Squeaky Beach gets all the attention, but Norman’s Beach at Tidal River is no slouch. The Tidal River empties out to this expansive, flat beach where you can ride bikes, try some surfing or just play in the shallow waters. It is a great place to come down to for the sunsets and to be among family and friends enjoying this pristine park.
6. The Sunsets are Spectacular
The sunsets from Norman’s Beach are pretty stellar, but the atmosphere on the beach at sunset is what I love the most. Families are playing cricket in the sand, surfers are catching the last of the day’s waves and impromptu music singalongs can be heard. We make sure we walk down to the beach to see every sunset while we are at Tidal River.
7. Hike to Little Oberon Bay to Escape the Crowds
The walk to Squeaky Beach is a must, but it is a very popular trail. As an alternative, walk the other way and you will have the trail to yourself. Walk to the south side of Norman’s Beach and from there you will see the trail access point that ascends over the headlands around to Little Oberon Bay. The full hike is about 9 km with beautiful views of the offshore islands including Skull Rock. Once you get to Little Oberon Bay, enjoy a swim with no one else in sight.
1. Camping at Tidal River
This is the main campground in the National Park and there are 484 camping sites. You probably think that sounds massive and therefore easy to book. However, remember that this is one of Victorians favorite places to go and during holiday periods, it is so popular, they book via lottery. Book in advance online and when you arrive you choose what site you would like.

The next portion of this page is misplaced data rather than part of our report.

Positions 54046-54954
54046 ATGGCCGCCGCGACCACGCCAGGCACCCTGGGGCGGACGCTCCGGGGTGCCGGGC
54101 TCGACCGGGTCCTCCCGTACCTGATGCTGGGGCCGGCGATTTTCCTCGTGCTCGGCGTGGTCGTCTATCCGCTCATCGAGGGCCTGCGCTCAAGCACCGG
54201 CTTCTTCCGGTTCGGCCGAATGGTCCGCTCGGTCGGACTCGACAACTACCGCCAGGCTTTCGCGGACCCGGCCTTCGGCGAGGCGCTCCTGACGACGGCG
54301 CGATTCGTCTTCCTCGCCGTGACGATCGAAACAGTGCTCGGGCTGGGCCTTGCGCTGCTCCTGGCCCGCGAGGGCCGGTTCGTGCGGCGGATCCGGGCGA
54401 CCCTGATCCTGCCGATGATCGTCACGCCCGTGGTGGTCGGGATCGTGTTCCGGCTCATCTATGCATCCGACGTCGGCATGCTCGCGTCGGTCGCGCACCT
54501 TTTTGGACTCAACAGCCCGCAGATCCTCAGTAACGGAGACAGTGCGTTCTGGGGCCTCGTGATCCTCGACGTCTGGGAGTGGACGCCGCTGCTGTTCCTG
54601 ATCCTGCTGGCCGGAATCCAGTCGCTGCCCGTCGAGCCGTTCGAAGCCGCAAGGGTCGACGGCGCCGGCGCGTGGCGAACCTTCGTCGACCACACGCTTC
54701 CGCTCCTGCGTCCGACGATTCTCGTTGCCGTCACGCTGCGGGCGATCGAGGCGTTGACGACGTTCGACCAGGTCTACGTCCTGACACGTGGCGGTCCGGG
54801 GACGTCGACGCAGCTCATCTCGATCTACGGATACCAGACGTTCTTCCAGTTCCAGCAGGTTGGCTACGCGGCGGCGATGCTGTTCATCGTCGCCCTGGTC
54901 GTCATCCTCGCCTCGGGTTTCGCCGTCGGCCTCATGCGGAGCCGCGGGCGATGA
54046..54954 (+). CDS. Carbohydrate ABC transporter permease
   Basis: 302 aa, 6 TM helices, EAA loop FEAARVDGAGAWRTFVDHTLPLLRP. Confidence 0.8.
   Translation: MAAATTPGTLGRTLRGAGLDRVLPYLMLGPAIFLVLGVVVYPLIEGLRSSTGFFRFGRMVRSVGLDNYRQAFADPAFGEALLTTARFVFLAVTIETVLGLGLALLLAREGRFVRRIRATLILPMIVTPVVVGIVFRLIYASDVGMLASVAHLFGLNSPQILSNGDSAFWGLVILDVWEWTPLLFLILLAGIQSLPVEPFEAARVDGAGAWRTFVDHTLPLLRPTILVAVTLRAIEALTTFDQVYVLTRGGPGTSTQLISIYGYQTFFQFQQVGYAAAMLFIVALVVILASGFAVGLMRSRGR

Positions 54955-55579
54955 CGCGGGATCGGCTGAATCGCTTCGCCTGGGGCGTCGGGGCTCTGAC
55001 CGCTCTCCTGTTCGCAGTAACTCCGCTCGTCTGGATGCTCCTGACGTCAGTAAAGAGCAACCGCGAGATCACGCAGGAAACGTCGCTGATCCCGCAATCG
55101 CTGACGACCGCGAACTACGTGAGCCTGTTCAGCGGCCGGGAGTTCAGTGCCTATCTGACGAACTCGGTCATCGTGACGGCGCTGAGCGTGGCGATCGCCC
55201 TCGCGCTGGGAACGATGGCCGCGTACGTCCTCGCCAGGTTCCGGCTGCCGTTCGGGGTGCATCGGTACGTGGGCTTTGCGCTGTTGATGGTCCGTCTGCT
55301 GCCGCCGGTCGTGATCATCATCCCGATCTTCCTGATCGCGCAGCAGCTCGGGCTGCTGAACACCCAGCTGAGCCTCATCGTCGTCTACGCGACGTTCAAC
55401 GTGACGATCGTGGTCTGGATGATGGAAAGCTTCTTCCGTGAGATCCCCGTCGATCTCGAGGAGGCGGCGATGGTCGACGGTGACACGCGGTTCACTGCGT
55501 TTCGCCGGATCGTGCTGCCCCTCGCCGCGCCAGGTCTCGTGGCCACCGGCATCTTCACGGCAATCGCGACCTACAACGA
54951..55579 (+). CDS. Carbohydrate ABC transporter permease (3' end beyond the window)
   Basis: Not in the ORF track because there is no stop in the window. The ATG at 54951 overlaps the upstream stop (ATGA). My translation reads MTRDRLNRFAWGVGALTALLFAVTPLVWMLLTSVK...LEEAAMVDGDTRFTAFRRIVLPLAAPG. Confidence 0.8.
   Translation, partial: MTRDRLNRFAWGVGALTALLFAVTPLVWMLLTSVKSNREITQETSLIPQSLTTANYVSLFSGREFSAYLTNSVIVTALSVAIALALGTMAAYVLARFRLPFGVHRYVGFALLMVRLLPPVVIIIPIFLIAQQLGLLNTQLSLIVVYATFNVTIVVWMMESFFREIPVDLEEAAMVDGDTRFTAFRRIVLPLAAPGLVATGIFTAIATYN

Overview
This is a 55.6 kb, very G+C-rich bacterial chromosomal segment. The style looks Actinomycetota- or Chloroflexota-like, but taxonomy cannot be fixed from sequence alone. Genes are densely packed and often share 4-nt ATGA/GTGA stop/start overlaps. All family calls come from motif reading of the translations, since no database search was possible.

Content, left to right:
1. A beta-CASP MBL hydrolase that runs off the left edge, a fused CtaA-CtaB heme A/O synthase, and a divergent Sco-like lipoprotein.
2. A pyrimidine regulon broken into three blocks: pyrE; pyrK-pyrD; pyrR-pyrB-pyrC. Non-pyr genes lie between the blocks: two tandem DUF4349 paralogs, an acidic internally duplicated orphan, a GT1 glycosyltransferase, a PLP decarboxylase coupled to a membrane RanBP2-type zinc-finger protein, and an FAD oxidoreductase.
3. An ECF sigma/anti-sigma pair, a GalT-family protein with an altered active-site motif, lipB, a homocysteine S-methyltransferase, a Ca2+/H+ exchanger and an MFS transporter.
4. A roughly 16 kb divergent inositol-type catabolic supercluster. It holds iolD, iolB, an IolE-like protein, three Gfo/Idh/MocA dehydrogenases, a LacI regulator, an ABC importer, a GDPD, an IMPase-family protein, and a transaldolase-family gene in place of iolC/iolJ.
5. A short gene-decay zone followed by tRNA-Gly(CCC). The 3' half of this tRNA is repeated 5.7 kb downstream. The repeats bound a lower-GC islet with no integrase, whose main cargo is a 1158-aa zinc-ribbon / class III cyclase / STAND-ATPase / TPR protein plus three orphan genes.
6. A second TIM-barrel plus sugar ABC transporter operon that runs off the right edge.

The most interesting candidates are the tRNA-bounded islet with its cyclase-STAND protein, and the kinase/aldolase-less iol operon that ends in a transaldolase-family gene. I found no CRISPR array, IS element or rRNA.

As of July 1, 2019, Sites have now been reduced to $30 for an unpowered site as part of the Victorian government’s 50 percent reduction in camp fees (Previously it cost almost $60 to camp at Wilsons Prom for one night). You can choose a campground near the River or the Beach. Families may want to be near the River, where amenities are closer. The amenities blocks offer hot showers, flush toilets and dish washing stations. Note that most of the sites are unpowered and there are only a very few powered sites. The sites vary greatly in terms of quality and privacy and therefore for more choice, make sure you arrive early on a Friday. There are rubbish bins and we drank the water from the taps. There is a store that stocks basic grocery items and other items you might have forgotten. They even have a takeaway counter and ice cream!
2. Huts and Cabins at Tidal River
The National Park also rents our huts and cabins for those not inclined to camp. This is a great way to still enjoy this natural wilderness and stay in the Park. The huts are simple with 4 bunks, a small kitchenette and porch. You use the camping amenities and bring your own linens. At $118/night, the huts are a very reasonable way to see the Park. The cabins are 2 bedrooms with a modern kitchen, living area and bathroom. At $272/night, you are paying for some extra comfort.
3. Hotels Outside the National Park
The campground and cabins at Tidal River is the only place to stay within the National Park (there is another campground at Stockyard Camp). However, there are lots of great options just outside the Park boundaries.
Promhills Cabins offers great mountain views with full kitchens and bathroom in their cabins. Or you can try glamping in their eco tent – a really unique experience. Check their latest prices here.
Black Cockatoo Cottages offers chalets with kitchens and laundry facilities. Watching the cows and quiet farm landscape is a great way to unwind at the end of the day. Check their latest prices here.
Prom Gate Getaway has great cabins for families that will feel just like home. Located just a short walk from the Park entrance, this is a convenient place to stay with lots of amenities. Check their latest prices here.
4. Day Trip from Melbourne
If you don’t have a lot of time to spare, but still want to see this beautiful area, consider a day trip from Melbourne. You can do a 12 hour day trip where you will see all of the Wilsons Prom highlights. Check their latest prices here.